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Journal of No. 118

November 19th, 2005

Cheating Death @ 06:57 pm

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As my attentive readers know, I'm currently reading a book about Robert Hooke, specifically The Curious Life of Robert Hooke by Lisa Jardine. Unfortunately, she shoots her wad early by packing the prologue full of meaty things before moving on to Bob mucking about on the Isle of Wight as a lad. I also condemn her endnotes, which run for a several pages per chapter without any means to identify to which chapter the current list of a hundred notes refers.
But now that Hooke (or rather I) has made it to Oxford, things are shaping up. The 17th century was a heady times when wonders and curiosities from around the world were being gathered, examined and or invented. And a fortunate few with the right frame of mind were beginning to piece it all together and figure out how the world worked.
Anyway, this is all to preface a particular experiment in human dissection. Natural Philosophers with connections tended to get bodies from executions. In this case, two contemporaries of Hooke, Willis and Petty, got themselves the body of an unfortunate woman named Anne Greene who had been lately hanged as an infanticide. They readied their steak knives only to discover that she weren't quite dead yet.
They managed to resuscitate her successfully and, what's more, successfully interceded on her behalf for a pardon from the legal authorities. She went on to marry and have three (more) children.
Just one of those curiousities of the era. Hard to say whether anything was learned. Hard to say what the moral of the story is. But the story, spare as the details are, captures the imagination.
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Date:November 20th, 2005 08:32 am (UTC)
I am fascinated by The Royal Society and medical experimentation from that period. Are you saying that you WOULDN'T recommend the book?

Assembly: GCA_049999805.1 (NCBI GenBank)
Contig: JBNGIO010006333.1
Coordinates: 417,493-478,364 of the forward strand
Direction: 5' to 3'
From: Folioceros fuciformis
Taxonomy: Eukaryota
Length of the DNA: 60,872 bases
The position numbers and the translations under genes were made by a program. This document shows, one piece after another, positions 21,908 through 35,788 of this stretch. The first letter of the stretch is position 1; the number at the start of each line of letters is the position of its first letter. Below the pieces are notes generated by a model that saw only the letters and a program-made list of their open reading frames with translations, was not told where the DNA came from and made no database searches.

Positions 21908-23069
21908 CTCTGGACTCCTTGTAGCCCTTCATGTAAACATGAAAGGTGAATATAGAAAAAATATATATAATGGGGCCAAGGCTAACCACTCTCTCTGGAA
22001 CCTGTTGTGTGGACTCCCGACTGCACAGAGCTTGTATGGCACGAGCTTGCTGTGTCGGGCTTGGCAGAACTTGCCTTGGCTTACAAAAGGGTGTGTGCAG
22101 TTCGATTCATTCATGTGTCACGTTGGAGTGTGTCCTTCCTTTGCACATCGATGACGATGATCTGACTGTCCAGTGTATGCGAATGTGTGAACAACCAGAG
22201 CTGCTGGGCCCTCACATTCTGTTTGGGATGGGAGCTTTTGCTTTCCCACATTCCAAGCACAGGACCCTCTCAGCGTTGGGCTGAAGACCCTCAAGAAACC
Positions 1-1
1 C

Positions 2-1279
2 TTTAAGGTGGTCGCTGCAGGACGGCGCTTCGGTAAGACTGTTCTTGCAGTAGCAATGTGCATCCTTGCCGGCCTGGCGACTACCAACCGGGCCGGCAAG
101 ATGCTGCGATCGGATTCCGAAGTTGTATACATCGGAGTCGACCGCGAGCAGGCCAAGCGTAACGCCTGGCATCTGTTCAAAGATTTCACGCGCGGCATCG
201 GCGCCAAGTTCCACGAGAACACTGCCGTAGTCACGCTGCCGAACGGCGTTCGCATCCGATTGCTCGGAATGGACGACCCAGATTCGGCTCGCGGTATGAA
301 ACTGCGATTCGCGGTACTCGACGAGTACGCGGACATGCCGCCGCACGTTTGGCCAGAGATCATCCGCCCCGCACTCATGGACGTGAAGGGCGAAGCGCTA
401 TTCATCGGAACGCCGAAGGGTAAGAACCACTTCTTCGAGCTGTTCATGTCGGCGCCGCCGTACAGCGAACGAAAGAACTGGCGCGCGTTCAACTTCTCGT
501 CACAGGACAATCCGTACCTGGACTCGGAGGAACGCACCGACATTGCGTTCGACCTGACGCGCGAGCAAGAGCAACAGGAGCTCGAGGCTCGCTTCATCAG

I'm always looking for new reads on the subject.

I NEED to get off my butt and buy this Women, Science and Medicine 1500-1700: Mothers and Sisters of the Royal Society
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Date:November 20th, 2005 04:26 pm (UTC)
Hooke himself was not much involved with medicine, so that topic would only come up tangentially. I'm just at the founding and early years of the Royal Society and there's a fair amount of background, and inasmuch as Hooke became the 'Curator of Experiments', the Socieity will probably continue to feature prominently. I certainly can recommend the book. The main problem (if problem it be) was that the Introduction is great and strikes right at the heart of Hooke's long feud with Newton, quoting some characteristically testy bits of Newton. It's hard to go from that to a chapter's worth of material describing how Hooke was a clever boy.
Date:November 22nd, 2005 06:45 pm (UTC)
I had the same problem with the book but didn't have your fortitude. I put it down mid-way through the first chapter. I might try it again since you say that it gets better after that.

I wish that Stephenson had published a bibliography for his Baroque Cycle somewhere.

Journal of No. 118